Among the effects of global warming, a little less-talked consequence is food toxins. Of course, climate change affects volumes of crop and other agricultural issues, but a new report by the United Nations Environment Programme (UNEP) says that crops such as wheat and maize are generating more potential toxins as a way to protect themselves from extreme weather.
Reuters quotes Jacqueline McGlade, chief scientist and director of the Division of Early Warning and Assessment at UNEP: “Crops are responding to drought conditions and increases in temperature just like humans do when faced with a stressful situation…Research centers with the Consultative Group on International Agricultural Research are developing seeds that are suitable in various regions that have been hit by climate change.”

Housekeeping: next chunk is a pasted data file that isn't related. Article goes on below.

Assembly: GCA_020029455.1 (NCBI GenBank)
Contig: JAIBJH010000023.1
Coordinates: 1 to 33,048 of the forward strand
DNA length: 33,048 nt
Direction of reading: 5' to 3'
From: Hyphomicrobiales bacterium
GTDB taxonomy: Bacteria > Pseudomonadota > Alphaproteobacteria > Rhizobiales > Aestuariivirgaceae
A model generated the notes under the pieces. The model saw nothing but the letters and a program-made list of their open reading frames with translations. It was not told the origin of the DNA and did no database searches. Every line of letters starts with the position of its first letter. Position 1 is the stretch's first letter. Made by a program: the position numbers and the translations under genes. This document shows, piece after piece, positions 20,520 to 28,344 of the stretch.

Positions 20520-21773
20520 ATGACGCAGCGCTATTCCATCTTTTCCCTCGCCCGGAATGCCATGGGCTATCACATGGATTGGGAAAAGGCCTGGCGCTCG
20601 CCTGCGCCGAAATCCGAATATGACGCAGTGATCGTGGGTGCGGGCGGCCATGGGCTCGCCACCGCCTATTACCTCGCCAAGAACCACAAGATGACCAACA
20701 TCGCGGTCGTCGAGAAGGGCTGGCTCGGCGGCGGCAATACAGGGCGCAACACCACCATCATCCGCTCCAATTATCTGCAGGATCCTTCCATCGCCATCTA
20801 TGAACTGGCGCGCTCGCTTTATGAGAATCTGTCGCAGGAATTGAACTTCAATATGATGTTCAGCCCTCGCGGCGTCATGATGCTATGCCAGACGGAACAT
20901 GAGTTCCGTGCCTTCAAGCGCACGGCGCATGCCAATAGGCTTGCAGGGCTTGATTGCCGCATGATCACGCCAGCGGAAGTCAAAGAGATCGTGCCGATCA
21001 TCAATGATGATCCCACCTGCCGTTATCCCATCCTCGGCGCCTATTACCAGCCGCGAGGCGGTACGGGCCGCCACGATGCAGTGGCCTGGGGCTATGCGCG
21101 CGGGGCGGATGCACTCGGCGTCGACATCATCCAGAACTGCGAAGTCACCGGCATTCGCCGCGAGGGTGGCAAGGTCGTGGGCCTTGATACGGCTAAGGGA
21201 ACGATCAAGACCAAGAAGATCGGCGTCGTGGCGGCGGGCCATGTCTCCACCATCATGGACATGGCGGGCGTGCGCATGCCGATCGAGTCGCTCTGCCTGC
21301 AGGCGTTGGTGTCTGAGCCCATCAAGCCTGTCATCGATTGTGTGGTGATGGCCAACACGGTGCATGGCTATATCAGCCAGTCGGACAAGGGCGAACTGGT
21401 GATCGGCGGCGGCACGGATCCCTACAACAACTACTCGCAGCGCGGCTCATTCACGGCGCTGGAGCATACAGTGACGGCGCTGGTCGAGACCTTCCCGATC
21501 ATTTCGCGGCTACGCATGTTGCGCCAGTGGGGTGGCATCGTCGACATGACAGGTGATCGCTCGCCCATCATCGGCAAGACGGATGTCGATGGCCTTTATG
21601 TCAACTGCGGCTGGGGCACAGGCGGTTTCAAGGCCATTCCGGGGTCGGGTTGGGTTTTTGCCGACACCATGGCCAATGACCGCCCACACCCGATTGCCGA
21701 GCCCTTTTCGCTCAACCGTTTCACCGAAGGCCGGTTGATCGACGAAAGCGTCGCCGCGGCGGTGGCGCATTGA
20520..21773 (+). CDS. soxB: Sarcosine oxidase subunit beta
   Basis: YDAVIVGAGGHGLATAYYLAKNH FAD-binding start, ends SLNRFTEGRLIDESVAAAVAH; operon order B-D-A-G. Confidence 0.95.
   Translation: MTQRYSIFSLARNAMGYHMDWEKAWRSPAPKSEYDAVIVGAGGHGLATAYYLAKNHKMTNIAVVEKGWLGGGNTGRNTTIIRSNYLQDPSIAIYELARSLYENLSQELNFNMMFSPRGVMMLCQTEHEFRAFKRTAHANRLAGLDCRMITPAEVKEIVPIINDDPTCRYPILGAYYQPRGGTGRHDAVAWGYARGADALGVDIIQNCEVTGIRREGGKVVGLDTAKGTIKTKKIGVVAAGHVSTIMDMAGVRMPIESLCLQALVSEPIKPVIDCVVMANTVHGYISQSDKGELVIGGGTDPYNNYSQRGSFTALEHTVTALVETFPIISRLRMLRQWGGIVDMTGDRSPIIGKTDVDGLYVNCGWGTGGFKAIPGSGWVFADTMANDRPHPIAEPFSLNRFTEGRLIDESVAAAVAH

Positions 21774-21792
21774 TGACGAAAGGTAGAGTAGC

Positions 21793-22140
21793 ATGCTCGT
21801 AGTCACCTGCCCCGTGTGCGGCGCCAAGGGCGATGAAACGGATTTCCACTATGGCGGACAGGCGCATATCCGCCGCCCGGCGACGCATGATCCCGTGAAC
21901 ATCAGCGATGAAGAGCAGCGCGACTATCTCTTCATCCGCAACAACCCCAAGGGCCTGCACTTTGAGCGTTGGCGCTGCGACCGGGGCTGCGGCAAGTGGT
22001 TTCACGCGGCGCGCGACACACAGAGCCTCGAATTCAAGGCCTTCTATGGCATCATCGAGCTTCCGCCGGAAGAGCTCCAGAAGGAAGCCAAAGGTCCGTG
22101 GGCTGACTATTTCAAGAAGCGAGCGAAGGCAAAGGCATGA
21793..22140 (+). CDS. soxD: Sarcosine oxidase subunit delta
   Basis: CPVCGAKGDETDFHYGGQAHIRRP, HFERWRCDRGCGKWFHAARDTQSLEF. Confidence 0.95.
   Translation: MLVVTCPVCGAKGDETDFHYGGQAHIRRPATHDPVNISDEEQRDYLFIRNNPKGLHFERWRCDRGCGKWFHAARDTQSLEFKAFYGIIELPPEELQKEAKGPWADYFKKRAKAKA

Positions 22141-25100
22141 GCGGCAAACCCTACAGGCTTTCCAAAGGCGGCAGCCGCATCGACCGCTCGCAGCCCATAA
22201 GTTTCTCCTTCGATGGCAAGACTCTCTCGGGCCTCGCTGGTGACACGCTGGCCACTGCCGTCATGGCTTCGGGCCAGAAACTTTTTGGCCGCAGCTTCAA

The chemical compounds crops are developing are toxic to humans. For example, excessive consumption of nitrate can interfere with the ability of red blood cells to transport oxygen in the body, according to the report.
It turns out crops can stress out just like humans. And their stress-produced chemicals are just as bad, and unfortunately present in staple agricultural items like barley, soybeans, millet, and sorghum. Meaning this newly unveiled relationship between extreme weather and food is critical.